Gas vs. Charcoal
The age-old debate over which grilling method is “better” involves multiple variables, from flavor to cost to convenience. While no studies prove that either is healthier, gas does burn cleaner. Charcoal grills emit more carbon monoxide, particulate matter and soot into the atmosphere, contributing to increased pollution and higher concentrations of ground-level ozone. From a taste perspective, on the other hand, many people prefer the smokier, richer taste of food cooked on a charcoal grill.
Get It Hot!
Preheat your grill 15 to 25 minutes before you start cooking to make sure it reaches the right temperature (and to kill any bacteria). Your grill should be 400-450°F for high, 350-400°F for medium-high, 300-350°F for medium and 250-300°F for low heat. A properly heated grill sears foods on contact, keeps the insides moist and helps prevent sticking. While searing doesn’t “seal in” the juices (contrary to popular belief ), it does create improved flavors through caramelization.
If you do choose charcoal grilling, consider additive-free lump charcoal, which is just charred wood. Conventional briquettes may contain wood scraps and sawdust as well as coal dust, sodium nitrate, borax and additives like paraffin or lighter fluid. As for lighter fluid - avoid it. Lighter fluid can release volatile organic compounds (VOCs) into the air, leave an unpleasant residue on food and pose a serious danger if used improperly.
Brush It Off
It’s easier to remove debris when the grill is hot, so after preheating, use a long-handled wire grill brush on your grill rack to clean off charred debris from prior meals. Scrape again immediately after use.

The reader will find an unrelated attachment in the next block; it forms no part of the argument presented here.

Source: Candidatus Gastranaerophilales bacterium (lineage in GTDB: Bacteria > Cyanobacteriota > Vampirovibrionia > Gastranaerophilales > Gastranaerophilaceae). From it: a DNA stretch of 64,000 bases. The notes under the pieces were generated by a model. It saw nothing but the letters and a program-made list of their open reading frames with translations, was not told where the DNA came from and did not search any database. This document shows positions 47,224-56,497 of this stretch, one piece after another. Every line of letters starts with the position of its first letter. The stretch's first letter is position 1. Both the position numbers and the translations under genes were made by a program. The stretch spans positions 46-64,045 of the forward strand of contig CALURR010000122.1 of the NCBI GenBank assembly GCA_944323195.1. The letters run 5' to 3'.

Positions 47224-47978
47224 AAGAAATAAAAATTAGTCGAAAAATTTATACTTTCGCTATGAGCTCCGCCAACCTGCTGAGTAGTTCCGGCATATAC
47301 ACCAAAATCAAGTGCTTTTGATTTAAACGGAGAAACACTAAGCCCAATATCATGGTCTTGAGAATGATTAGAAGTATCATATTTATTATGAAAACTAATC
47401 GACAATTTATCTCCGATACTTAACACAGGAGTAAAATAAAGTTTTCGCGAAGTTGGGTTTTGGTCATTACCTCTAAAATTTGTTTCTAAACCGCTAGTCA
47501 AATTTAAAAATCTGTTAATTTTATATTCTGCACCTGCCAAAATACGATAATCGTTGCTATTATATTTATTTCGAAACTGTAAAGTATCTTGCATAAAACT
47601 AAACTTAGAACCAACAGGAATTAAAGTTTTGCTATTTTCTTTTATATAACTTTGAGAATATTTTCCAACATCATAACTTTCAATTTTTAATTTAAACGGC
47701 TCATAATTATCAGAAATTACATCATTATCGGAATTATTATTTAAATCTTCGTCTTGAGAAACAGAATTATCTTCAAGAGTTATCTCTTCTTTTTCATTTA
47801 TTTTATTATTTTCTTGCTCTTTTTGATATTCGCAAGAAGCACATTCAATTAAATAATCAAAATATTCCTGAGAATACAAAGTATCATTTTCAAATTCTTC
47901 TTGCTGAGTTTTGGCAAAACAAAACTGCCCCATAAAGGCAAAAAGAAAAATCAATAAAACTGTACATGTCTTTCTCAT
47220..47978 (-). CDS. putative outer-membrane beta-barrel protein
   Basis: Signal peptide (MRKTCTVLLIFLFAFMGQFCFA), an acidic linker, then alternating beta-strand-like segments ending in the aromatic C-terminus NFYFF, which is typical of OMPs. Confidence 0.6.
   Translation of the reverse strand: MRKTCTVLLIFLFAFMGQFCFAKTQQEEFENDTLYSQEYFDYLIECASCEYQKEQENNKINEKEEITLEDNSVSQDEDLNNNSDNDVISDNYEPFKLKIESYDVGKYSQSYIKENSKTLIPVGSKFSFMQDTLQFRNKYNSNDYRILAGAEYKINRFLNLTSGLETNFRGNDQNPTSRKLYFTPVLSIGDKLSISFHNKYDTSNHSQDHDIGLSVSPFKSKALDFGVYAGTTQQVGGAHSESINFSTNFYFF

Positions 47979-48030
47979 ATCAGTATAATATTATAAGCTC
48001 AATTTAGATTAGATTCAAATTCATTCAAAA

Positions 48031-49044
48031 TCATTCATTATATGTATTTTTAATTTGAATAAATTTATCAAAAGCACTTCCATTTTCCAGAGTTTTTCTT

Oil It Up
Even on a clean grill, lean foods may stick when placed directly on the rack. Reduce sticking by oiling your hot grill rack with a vegetable oil-soaked paper towel: hold it with tongs and rub it over the rack. (Do not use cooking spray on a hot grill.)
BBQ Tofu with Lime
1 16 oz package extra firm tofu
1 bottle your favorite BBQ sauce
1 – 2 limes, juiced
Slice the tofu into 4 slabs, place on a dry dishcloth on a flat surface like a cutting board or baking sheet. Fold the cloth over the tofu to cover, or place another cloth on top. Top with another flat surface and a weight, like a big bag of flour or a few jars, and press the tofu for 20 minutes, removing excess water.
While pressing, mix your BBQ sauce with the lime. The juice “wakes up” the bottled sauce, and gives it a fresher flavor profile.
Remove the tofu from the towels; puncture slabs all over with a fork, and cover with the marinade. Best to let sit overnight, but you can use as soon as you need to.
Remove from the marinade and grill over medium heat. Low and slow is best because it gives the tofu time to caramelize on the outside and dehydrate even more, creating a lovely meaty texture. Give it 8 – 10 minutes per side and try to flip only once. Look for the grill marks before flipping.
Slice and serve. BBQ Tofu is delicious the next day.